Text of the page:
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M I L L E R T H O M S O N
 

M I L L E R T H O M S O N

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    M I L L E R T H O M S O N M I L L E R T H O M S O N Document Transcript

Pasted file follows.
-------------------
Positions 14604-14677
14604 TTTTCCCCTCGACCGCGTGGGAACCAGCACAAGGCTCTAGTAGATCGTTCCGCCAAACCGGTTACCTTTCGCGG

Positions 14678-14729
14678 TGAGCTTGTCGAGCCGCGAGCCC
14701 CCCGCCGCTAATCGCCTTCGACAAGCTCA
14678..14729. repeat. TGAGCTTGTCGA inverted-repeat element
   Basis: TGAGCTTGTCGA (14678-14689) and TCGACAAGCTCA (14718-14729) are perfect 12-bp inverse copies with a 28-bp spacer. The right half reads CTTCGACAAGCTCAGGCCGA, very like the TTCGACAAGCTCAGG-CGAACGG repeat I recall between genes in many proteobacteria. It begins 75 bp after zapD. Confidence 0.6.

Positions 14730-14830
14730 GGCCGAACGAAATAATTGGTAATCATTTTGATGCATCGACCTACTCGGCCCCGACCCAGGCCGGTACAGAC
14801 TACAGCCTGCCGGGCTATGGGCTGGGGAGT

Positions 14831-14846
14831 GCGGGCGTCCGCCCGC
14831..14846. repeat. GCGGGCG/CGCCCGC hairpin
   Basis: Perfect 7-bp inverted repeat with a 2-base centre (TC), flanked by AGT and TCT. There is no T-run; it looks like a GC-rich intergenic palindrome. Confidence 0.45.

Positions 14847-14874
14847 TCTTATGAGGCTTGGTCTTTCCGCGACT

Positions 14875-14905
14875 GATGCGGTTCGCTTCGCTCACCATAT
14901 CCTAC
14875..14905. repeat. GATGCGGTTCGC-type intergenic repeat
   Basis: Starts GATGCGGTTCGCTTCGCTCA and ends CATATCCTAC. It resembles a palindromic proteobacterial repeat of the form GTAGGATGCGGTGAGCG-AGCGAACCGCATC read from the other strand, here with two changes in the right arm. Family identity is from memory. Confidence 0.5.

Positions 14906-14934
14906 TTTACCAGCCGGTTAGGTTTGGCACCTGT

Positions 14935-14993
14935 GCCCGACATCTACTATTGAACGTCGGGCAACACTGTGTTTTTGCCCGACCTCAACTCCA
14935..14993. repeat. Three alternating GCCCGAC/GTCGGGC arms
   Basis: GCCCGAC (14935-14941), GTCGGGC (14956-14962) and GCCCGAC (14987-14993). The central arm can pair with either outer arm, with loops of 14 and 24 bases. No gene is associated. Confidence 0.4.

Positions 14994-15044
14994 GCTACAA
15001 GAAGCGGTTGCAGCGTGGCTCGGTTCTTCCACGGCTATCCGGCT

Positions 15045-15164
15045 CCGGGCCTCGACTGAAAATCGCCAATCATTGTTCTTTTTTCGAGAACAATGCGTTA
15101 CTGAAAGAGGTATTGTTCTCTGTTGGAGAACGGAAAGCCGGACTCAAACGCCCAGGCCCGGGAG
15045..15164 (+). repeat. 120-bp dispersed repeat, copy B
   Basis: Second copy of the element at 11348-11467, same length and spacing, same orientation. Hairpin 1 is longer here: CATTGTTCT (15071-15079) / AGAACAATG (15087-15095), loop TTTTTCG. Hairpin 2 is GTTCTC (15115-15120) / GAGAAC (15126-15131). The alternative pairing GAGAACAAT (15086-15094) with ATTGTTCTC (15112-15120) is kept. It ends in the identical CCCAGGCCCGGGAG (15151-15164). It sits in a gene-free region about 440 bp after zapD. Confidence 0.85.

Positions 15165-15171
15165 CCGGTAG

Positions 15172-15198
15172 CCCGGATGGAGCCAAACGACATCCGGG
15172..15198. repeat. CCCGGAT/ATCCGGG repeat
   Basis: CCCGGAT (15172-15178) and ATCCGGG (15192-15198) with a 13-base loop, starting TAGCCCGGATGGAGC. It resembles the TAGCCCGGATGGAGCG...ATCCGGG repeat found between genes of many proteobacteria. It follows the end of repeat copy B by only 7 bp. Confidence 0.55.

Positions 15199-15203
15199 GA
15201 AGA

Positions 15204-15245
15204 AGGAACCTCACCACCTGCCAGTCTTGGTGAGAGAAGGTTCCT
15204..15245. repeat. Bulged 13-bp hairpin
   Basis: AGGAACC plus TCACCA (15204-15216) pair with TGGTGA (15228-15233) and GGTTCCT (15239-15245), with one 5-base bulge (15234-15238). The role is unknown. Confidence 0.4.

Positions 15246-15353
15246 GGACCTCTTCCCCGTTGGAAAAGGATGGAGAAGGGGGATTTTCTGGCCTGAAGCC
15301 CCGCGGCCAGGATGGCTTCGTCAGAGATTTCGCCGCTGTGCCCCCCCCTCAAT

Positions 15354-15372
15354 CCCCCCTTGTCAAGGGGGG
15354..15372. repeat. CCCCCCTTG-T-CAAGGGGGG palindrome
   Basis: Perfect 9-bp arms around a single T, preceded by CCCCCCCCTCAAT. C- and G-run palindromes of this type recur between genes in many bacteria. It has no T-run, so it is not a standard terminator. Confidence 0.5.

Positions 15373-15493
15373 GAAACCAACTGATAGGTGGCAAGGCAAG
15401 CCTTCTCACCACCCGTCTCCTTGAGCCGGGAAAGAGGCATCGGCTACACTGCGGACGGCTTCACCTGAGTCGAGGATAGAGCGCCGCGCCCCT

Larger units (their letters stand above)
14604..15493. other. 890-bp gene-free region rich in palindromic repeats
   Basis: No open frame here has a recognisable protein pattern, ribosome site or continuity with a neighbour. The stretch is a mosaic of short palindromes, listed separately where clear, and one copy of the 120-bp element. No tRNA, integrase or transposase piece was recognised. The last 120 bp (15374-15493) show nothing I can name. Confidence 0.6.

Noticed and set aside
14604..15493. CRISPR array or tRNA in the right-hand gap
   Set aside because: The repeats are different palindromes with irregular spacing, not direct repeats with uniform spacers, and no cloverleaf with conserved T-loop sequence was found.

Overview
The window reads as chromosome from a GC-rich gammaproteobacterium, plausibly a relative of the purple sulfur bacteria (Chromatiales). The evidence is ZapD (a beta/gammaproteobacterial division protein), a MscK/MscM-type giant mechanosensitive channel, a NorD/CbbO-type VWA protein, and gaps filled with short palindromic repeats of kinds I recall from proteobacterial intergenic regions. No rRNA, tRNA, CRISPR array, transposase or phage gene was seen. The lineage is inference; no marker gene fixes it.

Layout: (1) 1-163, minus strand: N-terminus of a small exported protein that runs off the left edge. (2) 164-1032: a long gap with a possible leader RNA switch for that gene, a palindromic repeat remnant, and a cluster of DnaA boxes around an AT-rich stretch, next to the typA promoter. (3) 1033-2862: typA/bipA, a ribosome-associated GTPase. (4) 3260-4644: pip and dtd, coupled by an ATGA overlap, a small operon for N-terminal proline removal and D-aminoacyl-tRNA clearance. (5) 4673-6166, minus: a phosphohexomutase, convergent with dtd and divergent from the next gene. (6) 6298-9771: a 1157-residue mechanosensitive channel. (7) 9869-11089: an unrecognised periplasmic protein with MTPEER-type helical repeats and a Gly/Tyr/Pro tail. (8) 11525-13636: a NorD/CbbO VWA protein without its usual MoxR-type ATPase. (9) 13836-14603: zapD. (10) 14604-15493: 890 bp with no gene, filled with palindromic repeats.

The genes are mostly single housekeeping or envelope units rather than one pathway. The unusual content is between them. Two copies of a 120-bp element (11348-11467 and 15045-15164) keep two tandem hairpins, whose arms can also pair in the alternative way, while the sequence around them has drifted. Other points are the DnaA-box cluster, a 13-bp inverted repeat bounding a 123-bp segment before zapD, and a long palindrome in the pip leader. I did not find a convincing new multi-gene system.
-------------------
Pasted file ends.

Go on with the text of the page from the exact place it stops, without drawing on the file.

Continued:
• MILLER THOMSON LLP Barristers & Solicitors, Patent & Trade-Mark Agents T E L E C O M M U N I C AT I O N S U P D AT E November 2005 PUTTING TELEMARKETERS ON HOLD: C A N A D A T O I M P L E M E N T A N AT I O N A L “ D O The Telecommunications N O T C A L L ” R E G I S T RY Update is published periodically by Miller Michael E. Piaskoski Thomson LLP as a service to Toronto our clients. We encourage you 416.595.8571 to forward the e-mail mpiaskoski@millerthomson.com delivering this newsletter to On October, 24, 2005, Bill C-37, An Act to amend the anyone (internal or external to Telecommunications Act, passed third reading in the House of Commons, bringing your organization) who might Canada one step closer to implementing a more effective and meaningful regulatory be interested. Complimentary regime to combat unwanted telemarketing. This bill sets out the legislative e-mail subscriptions are framework to enable the CRTC (Canada's telecom regulator) to create and enforce a available by contacting national Do Not Call registry, including levying significant financial penalties marketingontario@ against those telemarketers who choose to ignore the list. The bill also exempts millerthomson.com. what the federal government views as more acceptable or less intrusive forms of telemarketing, such as those of charitable organizations in their fundraising efforts. The Current Telemarketing Rules The Telecommunications Act empowers the CRTC to make orders prohibiting or regulating the use of telecommunications facilities for the provision of unsolicited telecommunications. In this regard, the CRTC has established a set of telemarketing rules that apply to all unsolicited calls made for the purpose of solicitation (including calls made by or on behalf of charitable organizations), but do not extend to calls where there is no attempt to advertise or offer a product or service. These rules require, among other things, that, upon a customer's request, a telemarketer remove the customer's name and telephone number from its calling list and maintain a "Do Not Call" list which is to remain active for three years. Further, during each call, telemarketers must identify the person or organization they represent and, upon request, provide the contact particulars of a responsible person to whom the called party can write. A complete description of the CRTC's telemarketing rules can be found on its website at www.crtc.gc.ca/eng/INFO_SHT/t1022.htm. When a telemarketer breaches these rules, the CRTC can order the telemarketer’s Inside telecom service provider to suspend or disconnect its service, and even issue a Creation of a Natural Do Not blanket order prohibiting all telecom service providers from providing service to the Call List telemarketer for a certain period of time. The Telecommunications Act also provides Exemptions for Certain Types for the criminal prosecution for the breach of any CRTC order relating to of Telemarketing telemarketing1; however, experience has shown that such prosecutions are rare and Financial Penalties for difficult to enforce. Telemarketers Who Do Not Comply In May of 2004, the CRTC attempted to "beef up" its telemarketing rules to include 1 Upon summary conviction, maximum fines for an individual are $10,000 for first offences and $25,000 for subsequent offences, and, for a corporation, $100,000 for first offences and $250,000 for subsequent offences.